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Discussion in 'Home Theater Projects' started by Shawn Keeler, Jul 29, 2003.
Does anyone have any pics of some bass traps they have built?
Here are some that I made.
My traps are errrrr... Big, but they do work, I promise you that.
Your traps are some of the first DIY bass traps I've seen that weren't following the general Jon Risch design, such as what Chris built. I had thought that the way the Risch design worked was to use the pressure gradient between the air outside the trap and the air in the hollow center to suck in the high pressure of the standing wave. Your traps seems to work without the hollow center. Does the foam alone provide enough internal air to relieve the external pressure? And would someone get the same effect just stuffing a trap with fiberglass alone, seeing as how someone can't afford to buy a huge bunch of acoustic foam blocks?
Typically in a large room there is not sufficient differential of air pressure to suck out anything, unless you are pushing the air around with a lot of big subwoofers.
The solid foam wedges are more effective in absorbing sound waves.
The thicker the foam the lower in frequency its effectiveness.
Most companies that make foam dampening panels or wedges rate the effectiveness as a percentage at a given frequency.
The traps I made were 16" thick wedges facing out in 4 directions.
It was effective down very low.
Sonically, it tightened up the bass response a lot. Took out room boom. Improved imaging too.
The difference before and after was easily measured too using and RTA with pink noise.
How thick or what type of bass traps will be best for you depends on your room response and where or at what frequency needs attenuation.
John Risch's design might be more effect when used with smaller speakers to help attenuate the range that a small speaker is playing while effecting little the really low frequencies that may be week to begin with.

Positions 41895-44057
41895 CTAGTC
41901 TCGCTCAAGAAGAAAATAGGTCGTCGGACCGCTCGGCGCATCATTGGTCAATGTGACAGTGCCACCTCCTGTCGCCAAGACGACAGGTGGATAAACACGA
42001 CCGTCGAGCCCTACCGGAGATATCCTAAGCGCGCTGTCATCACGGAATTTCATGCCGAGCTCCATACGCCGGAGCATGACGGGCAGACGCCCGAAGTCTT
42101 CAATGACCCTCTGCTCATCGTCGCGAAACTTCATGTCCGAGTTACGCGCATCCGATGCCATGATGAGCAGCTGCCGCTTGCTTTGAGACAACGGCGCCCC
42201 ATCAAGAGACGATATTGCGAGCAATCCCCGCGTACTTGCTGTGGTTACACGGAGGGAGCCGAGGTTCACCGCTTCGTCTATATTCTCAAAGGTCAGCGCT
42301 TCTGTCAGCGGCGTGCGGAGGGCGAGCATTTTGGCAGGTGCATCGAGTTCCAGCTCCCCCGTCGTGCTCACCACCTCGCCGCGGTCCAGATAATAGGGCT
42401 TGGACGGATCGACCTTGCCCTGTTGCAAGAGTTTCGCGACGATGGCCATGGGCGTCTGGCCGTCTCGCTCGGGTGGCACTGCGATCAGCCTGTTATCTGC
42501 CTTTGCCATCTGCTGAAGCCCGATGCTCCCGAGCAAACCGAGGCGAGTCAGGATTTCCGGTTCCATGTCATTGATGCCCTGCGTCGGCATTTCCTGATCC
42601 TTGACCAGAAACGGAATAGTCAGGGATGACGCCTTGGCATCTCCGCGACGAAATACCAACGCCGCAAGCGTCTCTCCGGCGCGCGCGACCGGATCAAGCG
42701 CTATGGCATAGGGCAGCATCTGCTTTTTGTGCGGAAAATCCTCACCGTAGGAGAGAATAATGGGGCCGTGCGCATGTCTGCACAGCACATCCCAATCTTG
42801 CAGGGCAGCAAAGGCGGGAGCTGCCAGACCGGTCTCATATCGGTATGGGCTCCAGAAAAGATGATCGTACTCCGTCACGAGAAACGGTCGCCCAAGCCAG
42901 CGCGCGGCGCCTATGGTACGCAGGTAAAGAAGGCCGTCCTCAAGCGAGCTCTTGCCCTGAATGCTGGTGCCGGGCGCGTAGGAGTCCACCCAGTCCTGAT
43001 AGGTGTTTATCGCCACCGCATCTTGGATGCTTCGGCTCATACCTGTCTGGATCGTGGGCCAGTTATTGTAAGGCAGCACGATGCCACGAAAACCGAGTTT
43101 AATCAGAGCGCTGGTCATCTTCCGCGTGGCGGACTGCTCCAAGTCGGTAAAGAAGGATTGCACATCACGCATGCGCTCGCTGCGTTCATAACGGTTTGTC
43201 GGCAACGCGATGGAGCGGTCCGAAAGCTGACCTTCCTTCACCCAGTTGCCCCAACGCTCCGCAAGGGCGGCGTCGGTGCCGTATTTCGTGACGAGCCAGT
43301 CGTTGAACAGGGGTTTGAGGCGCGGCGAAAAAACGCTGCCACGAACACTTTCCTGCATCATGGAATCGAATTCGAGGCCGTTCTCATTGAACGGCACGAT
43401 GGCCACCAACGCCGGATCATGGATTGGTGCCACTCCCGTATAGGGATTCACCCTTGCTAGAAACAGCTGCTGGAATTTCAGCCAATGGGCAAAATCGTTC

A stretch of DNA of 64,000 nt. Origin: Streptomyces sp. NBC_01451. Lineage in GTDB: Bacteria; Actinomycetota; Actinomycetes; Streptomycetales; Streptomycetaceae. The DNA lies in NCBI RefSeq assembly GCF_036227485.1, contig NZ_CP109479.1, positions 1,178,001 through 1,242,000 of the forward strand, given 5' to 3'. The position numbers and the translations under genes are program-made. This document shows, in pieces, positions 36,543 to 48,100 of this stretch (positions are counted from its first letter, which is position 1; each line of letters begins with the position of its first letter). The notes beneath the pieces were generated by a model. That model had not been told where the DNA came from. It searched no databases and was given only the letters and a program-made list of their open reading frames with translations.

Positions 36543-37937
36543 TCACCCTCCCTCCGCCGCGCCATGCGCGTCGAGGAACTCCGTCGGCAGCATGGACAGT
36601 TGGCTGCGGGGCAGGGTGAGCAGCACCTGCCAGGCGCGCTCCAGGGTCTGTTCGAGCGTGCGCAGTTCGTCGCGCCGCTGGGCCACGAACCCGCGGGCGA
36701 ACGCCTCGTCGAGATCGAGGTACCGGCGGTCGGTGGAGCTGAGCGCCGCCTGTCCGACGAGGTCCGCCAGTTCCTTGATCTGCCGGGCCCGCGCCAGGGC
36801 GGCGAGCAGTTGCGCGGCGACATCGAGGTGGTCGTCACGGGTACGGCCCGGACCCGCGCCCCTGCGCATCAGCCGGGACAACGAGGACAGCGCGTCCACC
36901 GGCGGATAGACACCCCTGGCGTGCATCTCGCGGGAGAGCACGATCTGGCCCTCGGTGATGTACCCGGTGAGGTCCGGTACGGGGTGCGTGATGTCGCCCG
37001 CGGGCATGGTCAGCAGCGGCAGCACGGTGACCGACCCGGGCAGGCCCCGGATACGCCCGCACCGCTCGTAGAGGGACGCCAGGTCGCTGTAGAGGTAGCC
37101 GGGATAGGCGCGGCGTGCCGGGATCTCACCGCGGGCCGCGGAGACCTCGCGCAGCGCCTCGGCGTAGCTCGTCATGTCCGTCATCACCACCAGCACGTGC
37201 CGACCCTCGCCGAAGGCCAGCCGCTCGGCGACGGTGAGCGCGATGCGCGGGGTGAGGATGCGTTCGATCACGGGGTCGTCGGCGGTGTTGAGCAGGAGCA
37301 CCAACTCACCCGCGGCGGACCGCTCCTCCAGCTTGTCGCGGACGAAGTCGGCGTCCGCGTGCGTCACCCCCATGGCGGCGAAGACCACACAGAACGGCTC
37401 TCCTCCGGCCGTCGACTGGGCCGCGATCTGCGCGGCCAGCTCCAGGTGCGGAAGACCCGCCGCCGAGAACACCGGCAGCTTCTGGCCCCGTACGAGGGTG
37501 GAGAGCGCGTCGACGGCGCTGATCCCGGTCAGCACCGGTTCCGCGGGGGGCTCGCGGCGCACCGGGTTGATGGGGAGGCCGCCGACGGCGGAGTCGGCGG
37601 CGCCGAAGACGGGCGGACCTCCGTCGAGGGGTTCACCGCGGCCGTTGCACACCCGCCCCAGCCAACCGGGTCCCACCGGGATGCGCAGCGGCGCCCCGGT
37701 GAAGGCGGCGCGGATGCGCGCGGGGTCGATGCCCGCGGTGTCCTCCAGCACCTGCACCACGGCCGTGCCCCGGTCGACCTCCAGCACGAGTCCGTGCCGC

John's design is really cheap to build too.
Thanks Danny. I checked the websites linked from your page but couldn't find any prices for the foam. I'll have to look for the absorption ratings when I look again, but your saying that the foam is more effective at the lower frequencies than fiberglass alone? Jon has a 'quick and dirty' design that is basically just stacking rolls of fiberglass, which would (I guess) be equivalent to stuffing a wire tube full of compressed rolls and finishing it off with a fabric cover.
Thanks for the information.
Looking at various designs has left me with a question. I notice in bass traps all the materials are lightweight which makes sense. Most of the DIY panels I see are built with pegboard or even plywood sheets and 2x4s. Why would anyone want to use such heavy reflective material to build a sound absorbing/diffusing panel? I built mine with 1x4s, chicken wire, insulation, batting and burlap. They're ~4'x7' and weigh ~15 lbs each. Is there something I'm misunderstanding about the physics behind these things?
The panel traps only affect certain freqs. So if you don't want to deaden the room too much in the midrange, the panels designed to absorb low bass are a better alternative. Fiberglass absorbs higher freqs as well as lower, and it takes a lot more fiberglass to absorb low freqs than 4". It sounds like you have more like reflection control (higher freqs) than bass absorption.
So an equal volume of foam will do better than fiberglass for a low frequency bass trap? Is there anything special about the sculpted acoustic foam, or would any high density closed-cell foam work as well to fill a bass trap?